Espinosa unveiled his inspired solution: “The Steve Jobs Roll Your Own Calculator Construction Set.” It allowed the user to tweak and personalize the look of the calculator by changing the thickness of the lines, the size of the buttons, the shading, the background, and other attributes. Instead of just
laughing, Jobs plunged in and started to play around with the look to suit his tastes. After about ten minutes he got it the way he liked. His design, not surprisingly, was the one that shipped on the Mac and remained the standard for fifteen years.
Although his focus was on the Macintosh, Jobs wanted to create a consistent design language for all Apple products. So he set up a contest to choose a world-class designer who would be for Apple what Dieter Rams was for Braun. The project was code-named Snow White, not because of his preference for
the color but because the products to be designed were code-named after the seven dwarfs. The winner was Hartmut Esslinger, a German designer who was responsible for the look of Sony’s Trinitron televisions. Jobs flew to the Black
Forest region of Bavaria to meet him and was impressed not only with Esslinger’s passion but also his spirited way of driving his Mercedes at more than one hundred miles per hour.shlf419
Even though he was German, Esslinger proposed that there should be a “born-in-America gene for Apple’s DNA” that would produce a “California global” look, inspired by “Hollywood and music, a bit of rebellion, and natural sexshlf419
appeal.” His guiding principle was “Form follows emotion,” a play on the familiar maxim that form follows function. He produced forty models of products to demonstrate the concept, and when Jobs saw them he
proclaimed, “Yes, this is it!” The Snow White look, which was adopted immediately for the Apple IIc, featured white cases, tight rounded curves, and lines of thin grooves for both ventilation and decoration. Jobs offeredaishahai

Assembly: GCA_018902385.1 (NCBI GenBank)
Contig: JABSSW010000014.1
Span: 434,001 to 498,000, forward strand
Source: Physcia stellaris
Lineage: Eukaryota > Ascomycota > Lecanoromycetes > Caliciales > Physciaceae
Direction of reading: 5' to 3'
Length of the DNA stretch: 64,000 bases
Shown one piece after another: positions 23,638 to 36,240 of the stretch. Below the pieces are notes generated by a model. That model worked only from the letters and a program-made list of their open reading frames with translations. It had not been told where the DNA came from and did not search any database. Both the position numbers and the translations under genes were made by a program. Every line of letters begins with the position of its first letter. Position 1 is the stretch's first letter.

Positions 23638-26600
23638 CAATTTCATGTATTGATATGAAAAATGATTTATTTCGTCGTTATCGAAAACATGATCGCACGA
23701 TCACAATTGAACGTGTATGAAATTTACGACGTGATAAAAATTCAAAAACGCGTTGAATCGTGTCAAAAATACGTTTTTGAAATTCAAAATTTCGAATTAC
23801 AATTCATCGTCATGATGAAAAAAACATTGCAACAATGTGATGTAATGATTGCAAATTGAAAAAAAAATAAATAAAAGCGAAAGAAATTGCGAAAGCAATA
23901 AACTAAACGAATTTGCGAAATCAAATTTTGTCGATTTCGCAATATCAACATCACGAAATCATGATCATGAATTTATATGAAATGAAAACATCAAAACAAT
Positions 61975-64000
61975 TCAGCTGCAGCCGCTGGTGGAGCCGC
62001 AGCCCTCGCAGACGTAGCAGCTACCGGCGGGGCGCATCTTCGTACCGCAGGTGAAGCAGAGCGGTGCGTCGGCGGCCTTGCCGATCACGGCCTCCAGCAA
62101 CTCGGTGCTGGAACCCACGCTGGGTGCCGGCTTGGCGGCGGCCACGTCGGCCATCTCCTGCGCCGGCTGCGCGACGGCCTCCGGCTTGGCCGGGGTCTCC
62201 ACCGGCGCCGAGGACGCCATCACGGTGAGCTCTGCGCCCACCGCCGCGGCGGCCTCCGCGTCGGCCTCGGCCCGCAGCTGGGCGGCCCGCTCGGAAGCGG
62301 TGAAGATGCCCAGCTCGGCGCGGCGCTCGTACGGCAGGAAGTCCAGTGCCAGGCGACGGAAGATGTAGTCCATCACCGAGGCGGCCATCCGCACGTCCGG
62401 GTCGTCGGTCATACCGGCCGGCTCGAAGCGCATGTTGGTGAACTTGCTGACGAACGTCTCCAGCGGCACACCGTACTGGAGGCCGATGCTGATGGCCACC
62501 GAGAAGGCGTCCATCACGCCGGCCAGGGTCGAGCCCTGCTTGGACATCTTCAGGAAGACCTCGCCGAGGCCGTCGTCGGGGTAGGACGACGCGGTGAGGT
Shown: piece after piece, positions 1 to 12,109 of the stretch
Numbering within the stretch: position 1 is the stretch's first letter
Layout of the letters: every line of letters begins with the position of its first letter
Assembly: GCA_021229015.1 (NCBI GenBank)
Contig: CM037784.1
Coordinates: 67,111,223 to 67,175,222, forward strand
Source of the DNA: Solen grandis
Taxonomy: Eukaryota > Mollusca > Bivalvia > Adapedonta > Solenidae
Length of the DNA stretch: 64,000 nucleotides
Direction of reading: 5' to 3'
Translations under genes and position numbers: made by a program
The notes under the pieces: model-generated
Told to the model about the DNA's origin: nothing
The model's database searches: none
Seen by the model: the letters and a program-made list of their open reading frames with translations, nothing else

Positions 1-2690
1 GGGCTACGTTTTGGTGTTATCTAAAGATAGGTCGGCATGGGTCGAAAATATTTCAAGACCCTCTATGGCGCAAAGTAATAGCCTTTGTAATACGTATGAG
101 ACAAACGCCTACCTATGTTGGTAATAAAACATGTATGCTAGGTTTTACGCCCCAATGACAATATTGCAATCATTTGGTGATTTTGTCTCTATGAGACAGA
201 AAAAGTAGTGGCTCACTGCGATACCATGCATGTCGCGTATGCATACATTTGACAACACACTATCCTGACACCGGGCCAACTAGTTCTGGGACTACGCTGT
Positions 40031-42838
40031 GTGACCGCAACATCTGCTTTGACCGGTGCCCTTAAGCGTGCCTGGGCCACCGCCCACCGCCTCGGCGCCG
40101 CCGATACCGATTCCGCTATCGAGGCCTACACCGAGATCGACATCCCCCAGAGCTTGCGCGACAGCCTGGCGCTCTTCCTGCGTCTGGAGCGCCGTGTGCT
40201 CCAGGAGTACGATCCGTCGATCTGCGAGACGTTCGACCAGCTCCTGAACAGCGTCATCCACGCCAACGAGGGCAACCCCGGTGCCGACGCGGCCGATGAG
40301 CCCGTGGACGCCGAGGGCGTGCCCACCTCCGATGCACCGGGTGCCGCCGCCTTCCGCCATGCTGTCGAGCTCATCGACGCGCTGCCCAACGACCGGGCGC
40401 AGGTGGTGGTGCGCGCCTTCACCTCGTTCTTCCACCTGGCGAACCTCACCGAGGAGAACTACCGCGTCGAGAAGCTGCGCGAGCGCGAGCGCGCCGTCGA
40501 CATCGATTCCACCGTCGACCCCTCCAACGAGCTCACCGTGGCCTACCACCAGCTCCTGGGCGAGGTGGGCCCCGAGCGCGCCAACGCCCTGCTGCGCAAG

Esslinger a contract on the condition that he move to California. They shook hands and, in Esslinger’s not-so-modest words, “that handshake launched one of the most decisive collaborations in the history of industrial design.”
Esslinger’s firm, frogdesign,2 opened in Palo Alto in mid-1983 with a $1.2 million annual contract to work for Apple, and from then on everyaishahai
“I have a lot of stuff to show you.” Horn did, and Jobs hooked him. “Steve was so passionate about building this amazing device that would change the world,” Horn recalled. “By sheer force of his personality, he changed my mind.” Jobs showed Horn exactly how the plastic would be molded and would
fit together at perfect angles, and how good the board was going to look inside. “He wanted me to see that this whole thing was going to happen and it was thought out from end to end. Wow, I said, I don’t see that kind of passion every day. So I signed up.”
Jobs even tried to reengage Wozniak. “I resented the fact that he had not been doing much, but then I thought, hell, I wouldn’t be here without his brilliance,” Jobs later told me. But as soon as Jobs was starting to get himqinpad
interested in the Mac, Wozniak crashed his new single-engine Beechcraft while attempting a takeoff near Santa Cruz. He barely survived and ended up with partial amnesia. Jobs spent time at the hospital, but when Wozniak recoveredqinpad
he decided it was time to take a break from Apple. Ten years after dropping out of Berkeley, he decided to return there to finally get his degree, enrolling under the name of Rocky Raccoon Clark.